HISTORY OF MACOUPIN COUNTY, ILLINOIS
1911

Chicago: S.J. Clarke Publishing Company


Page 274

PROFESSOR JOHN DYKEMAN CONLEY, after devoting many years to educational work, in which field he proved particularly successful as an instructor of the sciences, is now living quietly at Carlinville, where he is engaged in the breeding and raising of fine chickens. His life history had its beginning in Brockport, Monroe county, New York, September 14, 1843, his parents being John Ward and Pamelia E. (Johnson) Conley, natives of Springfield, Massachusetts, and of Madison county, New York, respectively. The former was a son of John Conley, who lived in Springfield, Massachusetts. He died in early manhood, leaving a widow and only child, John. Mrs. Conley, who in her maidenhood had been Miss Warner was married again and had children by the second union. The maternal grandfather of Professor Conley was William F. Johnson, a native of Saratoga county, New York, and a son of a soldier of the war of 1812. He married Miss Lucy Hamlin, whose ancestry can be traced back to James Hamlin in the year 1639. James Hamlin came from London, England, and located in Barnstable, Massachusetts, in the spring of that year. William F. Johnson made farming his life work and passed away in Madison county, New York. Unto him and his wife were born five children, Pamelia, Jane, Mariette, Darius H. and William Henry Harrison Johnson. Of these Pamelia E. became the wife of John Ward Conley. In his youthful days John W. Conley became a boatman on the Erie canal and afterward engaged in the grocery business in Canastota, New York. He was also at one time vice president of a boatmen's organization of New York. He died in Canastota in 1903, at the age of eighty-eight years and nine months, having for sixteen years survived his wife, who passed away October 17, 1887, at the age of sixty-six years and six months.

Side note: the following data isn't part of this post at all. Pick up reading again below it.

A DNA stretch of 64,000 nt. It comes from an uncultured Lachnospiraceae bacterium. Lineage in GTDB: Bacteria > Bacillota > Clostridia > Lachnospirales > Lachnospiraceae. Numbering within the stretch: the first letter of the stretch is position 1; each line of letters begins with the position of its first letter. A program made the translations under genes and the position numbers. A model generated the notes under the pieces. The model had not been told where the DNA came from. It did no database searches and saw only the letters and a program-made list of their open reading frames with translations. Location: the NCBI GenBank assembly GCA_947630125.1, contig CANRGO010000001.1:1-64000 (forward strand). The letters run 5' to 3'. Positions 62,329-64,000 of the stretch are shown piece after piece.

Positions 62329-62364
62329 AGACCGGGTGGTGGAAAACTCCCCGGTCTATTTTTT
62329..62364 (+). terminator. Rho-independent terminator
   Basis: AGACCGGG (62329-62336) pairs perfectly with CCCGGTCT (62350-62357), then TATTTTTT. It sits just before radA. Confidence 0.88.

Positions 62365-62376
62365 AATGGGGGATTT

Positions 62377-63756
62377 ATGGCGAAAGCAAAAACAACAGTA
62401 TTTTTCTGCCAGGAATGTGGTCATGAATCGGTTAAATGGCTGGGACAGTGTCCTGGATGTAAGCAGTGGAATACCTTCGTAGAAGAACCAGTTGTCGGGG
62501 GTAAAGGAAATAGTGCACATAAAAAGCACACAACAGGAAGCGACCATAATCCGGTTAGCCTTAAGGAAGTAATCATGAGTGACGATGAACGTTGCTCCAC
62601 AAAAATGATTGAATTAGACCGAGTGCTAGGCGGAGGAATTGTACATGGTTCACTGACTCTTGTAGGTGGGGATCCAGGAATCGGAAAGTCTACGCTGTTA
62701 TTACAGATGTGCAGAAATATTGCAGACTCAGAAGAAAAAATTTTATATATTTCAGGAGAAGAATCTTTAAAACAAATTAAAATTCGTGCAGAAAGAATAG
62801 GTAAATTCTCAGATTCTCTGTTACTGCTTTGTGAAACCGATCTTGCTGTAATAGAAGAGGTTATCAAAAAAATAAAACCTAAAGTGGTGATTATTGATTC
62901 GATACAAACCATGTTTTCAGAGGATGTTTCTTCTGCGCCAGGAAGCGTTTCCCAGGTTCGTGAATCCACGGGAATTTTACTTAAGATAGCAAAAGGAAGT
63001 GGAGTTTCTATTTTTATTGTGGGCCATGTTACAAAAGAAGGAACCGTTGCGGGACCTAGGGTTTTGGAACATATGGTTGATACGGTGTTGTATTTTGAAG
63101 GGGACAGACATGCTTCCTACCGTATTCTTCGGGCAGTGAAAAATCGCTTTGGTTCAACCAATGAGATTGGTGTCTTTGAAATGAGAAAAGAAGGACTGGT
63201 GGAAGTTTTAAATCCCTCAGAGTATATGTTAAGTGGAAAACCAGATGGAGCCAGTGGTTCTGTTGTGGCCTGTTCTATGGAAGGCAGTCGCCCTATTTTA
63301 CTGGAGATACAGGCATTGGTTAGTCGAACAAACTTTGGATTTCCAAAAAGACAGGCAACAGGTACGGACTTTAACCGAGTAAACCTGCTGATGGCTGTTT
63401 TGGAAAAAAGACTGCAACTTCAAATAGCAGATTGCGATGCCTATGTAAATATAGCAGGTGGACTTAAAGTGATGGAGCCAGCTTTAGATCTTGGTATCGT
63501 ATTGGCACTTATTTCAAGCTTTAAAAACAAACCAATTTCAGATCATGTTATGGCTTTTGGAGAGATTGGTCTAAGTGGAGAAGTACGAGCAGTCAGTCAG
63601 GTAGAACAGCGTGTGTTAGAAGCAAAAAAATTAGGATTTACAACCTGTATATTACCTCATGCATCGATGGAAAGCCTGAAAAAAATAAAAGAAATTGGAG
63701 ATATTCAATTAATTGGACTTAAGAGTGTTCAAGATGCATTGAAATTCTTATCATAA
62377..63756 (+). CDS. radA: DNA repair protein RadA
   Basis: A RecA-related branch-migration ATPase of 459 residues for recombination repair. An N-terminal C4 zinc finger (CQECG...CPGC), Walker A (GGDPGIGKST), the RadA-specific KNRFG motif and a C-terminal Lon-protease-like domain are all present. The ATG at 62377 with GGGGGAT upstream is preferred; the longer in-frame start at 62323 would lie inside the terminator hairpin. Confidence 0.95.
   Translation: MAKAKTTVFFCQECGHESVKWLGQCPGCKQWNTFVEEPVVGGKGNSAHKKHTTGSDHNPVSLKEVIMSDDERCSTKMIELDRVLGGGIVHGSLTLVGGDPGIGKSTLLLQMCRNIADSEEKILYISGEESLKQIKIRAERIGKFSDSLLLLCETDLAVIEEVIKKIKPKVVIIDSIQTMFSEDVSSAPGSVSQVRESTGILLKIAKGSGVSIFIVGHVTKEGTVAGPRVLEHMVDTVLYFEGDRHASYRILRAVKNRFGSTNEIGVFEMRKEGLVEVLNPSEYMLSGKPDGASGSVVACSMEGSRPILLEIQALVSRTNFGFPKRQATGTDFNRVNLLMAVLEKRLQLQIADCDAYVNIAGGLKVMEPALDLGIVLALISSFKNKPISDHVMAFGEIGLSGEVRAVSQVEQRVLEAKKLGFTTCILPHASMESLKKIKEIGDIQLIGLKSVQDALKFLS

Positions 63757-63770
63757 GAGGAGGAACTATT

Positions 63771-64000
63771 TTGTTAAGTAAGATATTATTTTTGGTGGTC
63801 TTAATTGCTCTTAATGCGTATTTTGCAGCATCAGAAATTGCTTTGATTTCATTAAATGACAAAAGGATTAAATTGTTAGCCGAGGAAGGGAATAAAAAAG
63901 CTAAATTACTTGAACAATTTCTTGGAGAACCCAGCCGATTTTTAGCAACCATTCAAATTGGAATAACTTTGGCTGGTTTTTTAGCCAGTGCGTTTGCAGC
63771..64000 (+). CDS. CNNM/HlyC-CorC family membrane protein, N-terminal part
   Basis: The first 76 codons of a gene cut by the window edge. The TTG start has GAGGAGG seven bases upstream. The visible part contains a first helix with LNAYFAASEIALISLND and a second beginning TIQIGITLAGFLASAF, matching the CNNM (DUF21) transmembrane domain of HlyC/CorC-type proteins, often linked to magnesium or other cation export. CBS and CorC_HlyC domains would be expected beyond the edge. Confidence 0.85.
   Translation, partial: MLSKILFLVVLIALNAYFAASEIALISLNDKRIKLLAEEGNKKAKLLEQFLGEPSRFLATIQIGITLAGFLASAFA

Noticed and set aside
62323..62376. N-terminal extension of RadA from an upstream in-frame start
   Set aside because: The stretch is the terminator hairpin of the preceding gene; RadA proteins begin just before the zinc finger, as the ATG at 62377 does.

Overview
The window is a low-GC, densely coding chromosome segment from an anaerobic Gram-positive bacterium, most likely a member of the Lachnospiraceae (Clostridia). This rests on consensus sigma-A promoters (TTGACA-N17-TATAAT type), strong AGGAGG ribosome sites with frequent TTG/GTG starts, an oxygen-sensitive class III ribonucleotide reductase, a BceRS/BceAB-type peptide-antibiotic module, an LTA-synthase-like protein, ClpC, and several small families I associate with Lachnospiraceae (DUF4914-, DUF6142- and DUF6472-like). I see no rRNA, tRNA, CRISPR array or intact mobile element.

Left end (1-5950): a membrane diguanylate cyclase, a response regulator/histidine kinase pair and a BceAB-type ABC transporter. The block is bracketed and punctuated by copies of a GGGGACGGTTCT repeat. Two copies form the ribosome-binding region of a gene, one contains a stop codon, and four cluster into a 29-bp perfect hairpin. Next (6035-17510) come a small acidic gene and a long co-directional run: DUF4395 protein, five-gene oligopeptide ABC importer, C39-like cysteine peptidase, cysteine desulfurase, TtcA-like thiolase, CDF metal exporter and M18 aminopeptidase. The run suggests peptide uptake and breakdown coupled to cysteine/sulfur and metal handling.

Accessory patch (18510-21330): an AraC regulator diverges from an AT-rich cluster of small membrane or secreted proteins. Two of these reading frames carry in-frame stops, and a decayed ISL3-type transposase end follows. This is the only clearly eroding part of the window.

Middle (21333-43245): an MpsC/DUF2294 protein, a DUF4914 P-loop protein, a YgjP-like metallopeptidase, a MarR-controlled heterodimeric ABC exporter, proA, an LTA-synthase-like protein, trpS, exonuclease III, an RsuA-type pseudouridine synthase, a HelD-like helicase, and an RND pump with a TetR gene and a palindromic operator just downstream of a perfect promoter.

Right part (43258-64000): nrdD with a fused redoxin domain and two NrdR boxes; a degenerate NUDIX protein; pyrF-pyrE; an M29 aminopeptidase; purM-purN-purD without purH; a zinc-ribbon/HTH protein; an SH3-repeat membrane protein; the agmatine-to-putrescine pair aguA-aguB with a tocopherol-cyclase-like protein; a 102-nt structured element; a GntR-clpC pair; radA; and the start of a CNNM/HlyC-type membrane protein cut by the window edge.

Professor John Dykeman Conley, whose name introduces this review, was reared in Canastota, New York, and was graduated from the State Normal School at Albany in 1863. He afterward devoted many years to the profession of teaching, serving as principal of a school at Roslyn, Long Island, the home of William Cullen Bryant, from 1863 until 1865. Desirous of promoting his own education, he then matriculated in Hamilton College, of New York, and was graduated A. B. in 1869. During his college days he became a member of the Delta Kappa Epsilon. Later his alma mater conferred upon him the Master of Arts degree and Blackburn University, of Carlinville, the Ph. D. degree. In 1869 he supplied the professorship of natural sciences in Blackburn University, holding that chair until 1887, when he became professor of chemistry and geology and vice president of the State University of Wyoming at Laramie, where he remained until 1896, acting as president during a portion of that time. Since this Professor Conley has been teaching chemistry and geology in Blackburn University. His education work has been of a superior order; the geological charts which he has published are among the best that have appeared on that subject, and he possessed one of the most complete geological cabinets of the country. On the 1st of January, 1909, he donated this geological collection to Hamilton College of New York, of whose board of trustees Elihu Root is now president.

In the raising of fine chickens Professor Conley is meeting with the same success which he won in his professional connection. He is now proprietor of the Evergreen Hill Poultry Farm. From his boyhood he has been an admirer of pure bred chickens and more than thirty years ago won first prize on Brown Leghorns at a Macoupin county fair. During the last five years he has made a specialty of Barred Rocks and Single Comb Rhode Island Reds, but is now devoting his attention largely to the Rhode Island Reds for he believes their laying qualities are better than the other breeds. His scientific knowledge has enabled him to test many theories in practice and he produces results which have made him the winner of many premiums in strong competitions. Upon his place he has various prize-winning birds and his fame as a raiser of high grade poultry has spread far and wide.